Social Workers Seek Better Pay
Social workers have always been underpaid. One reason for this is that women, in general, are underpaid and 75% of social workers are women. Another reason is the broad nature of our profession, which spans across many occupations. In this vast playing field, it is often hard to see how social workers make unique contributions. As a result, people with less training are easily able to stake a claim and undercut professional social work jobs at lower salaries. Probably most important, however, is that for most social workers, the mission trumps the money. We don’t go into social work to make money, but to make a difference. “I do this work with all my heart and not because of the money,” said one social worker recently on a LinkedIn discussion thread about social work salaries.
A few years ago, experts were predicting that pressures on government budgets would shrink the job market for social workers. That hasn’t happened. Instead, budget pressures are creating social work opportunities. For example, addicts that once were sentenced to terms in over-crowded prisons are now being referred to treatment, providing a market for substance abuse-trained social workers. Our aging population is creating a growing need for medical and public health specialists. New legislation requiring insurance companies to cover the cost of mental health treatment on a basis comparable to physical health treatment will create additional social work opportunities.
The new climate of accountability creates a demand for social workers interested in evaluating programs and measuring outcomes. Today, the Bureau of Labor Statistics projects solid growth for social workers in almost every category, especially those interested in working with the aged or in under-served rural communities. But the projected salaries rarely top $60,000.
Now the times may be a-changin’.
Social workers are in demand today, and they are beginning to realize that pursuing their passion doesn’t mean settling for less money than they’re worth. However, finding a job that rewards both the soul and the pocketbook requires a serious search.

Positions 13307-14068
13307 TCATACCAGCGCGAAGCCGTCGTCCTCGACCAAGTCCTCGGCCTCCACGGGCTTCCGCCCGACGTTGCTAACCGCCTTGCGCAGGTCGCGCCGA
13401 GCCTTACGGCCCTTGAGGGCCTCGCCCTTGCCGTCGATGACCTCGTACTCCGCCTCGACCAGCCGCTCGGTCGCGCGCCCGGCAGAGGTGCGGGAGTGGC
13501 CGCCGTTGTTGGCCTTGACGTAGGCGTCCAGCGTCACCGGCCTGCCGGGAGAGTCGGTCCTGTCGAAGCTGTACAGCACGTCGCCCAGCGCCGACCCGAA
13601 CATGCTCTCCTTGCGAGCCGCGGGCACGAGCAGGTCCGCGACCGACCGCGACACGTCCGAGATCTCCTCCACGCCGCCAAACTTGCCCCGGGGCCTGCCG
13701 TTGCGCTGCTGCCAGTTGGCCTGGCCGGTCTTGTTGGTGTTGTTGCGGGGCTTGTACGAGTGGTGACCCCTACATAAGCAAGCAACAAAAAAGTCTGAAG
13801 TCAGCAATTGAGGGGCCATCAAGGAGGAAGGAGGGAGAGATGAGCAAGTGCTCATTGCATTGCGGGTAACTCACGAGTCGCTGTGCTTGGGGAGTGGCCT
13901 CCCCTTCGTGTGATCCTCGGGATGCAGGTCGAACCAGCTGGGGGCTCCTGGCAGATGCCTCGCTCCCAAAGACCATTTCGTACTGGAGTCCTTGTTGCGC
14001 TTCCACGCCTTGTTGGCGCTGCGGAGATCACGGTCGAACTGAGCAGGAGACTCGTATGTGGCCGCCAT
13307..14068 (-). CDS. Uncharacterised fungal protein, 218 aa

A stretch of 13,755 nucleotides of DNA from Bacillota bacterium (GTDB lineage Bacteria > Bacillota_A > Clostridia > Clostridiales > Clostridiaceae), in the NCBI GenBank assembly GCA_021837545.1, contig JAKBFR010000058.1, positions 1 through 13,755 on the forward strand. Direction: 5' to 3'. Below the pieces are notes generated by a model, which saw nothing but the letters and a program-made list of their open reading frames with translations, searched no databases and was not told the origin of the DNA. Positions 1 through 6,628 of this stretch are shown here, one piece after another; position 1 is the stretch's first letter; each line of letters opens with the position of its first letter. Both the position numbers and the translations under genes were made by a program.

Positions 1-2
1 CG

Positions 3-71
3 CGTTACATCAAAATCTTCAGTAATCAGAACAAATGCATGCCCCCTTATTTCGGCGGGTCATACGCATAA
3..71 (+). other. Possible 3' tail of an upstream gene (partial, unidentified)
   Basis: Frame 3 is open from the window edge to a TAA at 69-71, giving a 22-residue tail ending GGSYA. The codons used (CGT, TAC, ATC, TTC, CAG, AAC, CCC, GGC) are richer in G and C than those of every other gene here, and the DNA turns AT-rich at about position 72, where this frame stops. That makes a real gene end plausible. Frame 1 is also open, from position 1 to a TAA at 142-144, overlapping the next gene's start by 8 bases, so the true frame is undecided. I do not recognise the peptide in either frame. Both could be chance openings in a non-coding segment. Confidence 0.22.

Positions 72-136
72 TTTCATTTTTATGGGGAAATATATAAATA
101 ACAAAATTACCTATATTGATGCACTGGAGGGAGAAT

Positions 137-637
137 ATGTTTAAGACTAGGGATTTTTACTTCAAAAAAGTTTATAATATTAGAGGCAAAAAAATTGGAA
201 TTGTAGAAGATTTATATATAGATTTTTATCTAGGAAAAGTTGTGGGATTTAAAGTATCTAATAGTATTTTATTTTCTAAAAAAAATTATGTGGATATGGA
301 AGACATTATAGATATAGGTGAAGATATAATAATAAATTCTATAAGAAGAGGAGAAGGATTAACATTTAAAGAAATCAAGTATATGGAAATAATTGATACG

And it may take longer than the average three months. Finding the right job means investing time and effort.
“Most people don’t have the time or don’t take the time to do that, and it really makes a difference for them. If we can get people to focus so that they can spend time doing the research and building their network, they can make more informed choices and ultimately have more choices,” says Carol Nesslein Doelling, MS, author of Social Work Career Development: A Handbook for Job Hunting and Career Planning 2nd Edition (2005).
Carrie Lew, EdD, LCSW, director of professional development and alumni relations at the University of Southern California School of Social Work, has advised students in their careers for over 18 years. “People should take their job search seriously, research the organization via the internet and network with colleagues to learn about the organization to determine a good fit. There’s nothing more fulfilling than contributing your talent and energy to an organization you believe strongly in,” she says.
Part of your research also means knowing where the funding is going and what social work skills are in greatest demand. It means a thoughtful definition of the skills and education that set one apart and the ability to articulate them — to sell oneself. And it means being prepared to negotiate a reasonable compensation. Additional ideas and information about preparing for a career in social work are included in the article, “Better Wages for Social Worker’s — Why Not?” that I wrote for the professional trade journal Social Work Today.
Social workers are great advocates for their clients. There is no reason why we can’t (and shouldn’t) learn to advocate for ourselves. We need to have the self-efficacy about our own professional abilities to command the salaries we deserve. Ultimately, it is right for those we serve. The better our own self-concept is the better able we will be to help others believe in themselves.
An MSW@USC faculty member, Lynn K. Jones, MSW, DSW, CSWM, teaches Human Behavior and Social Environment. She earned both her MSW and DSW degrees at the Wurzweiler School of Social Work, Yeshiva Universit5y. In addition to teaching, she is a Certified Personal and Executive Coach and lives in Santa Barbara, California. Dr. Jones started her career as a social worker running a group home for teenage girls in the inner city of East Orange, New Jersey where, among other things, she learned to make a soufflé in a roasting pan to feed the large brood of teenagers and staff that she was responsible for. Learn more about Dr. Jones at Lynn K. Jones' website.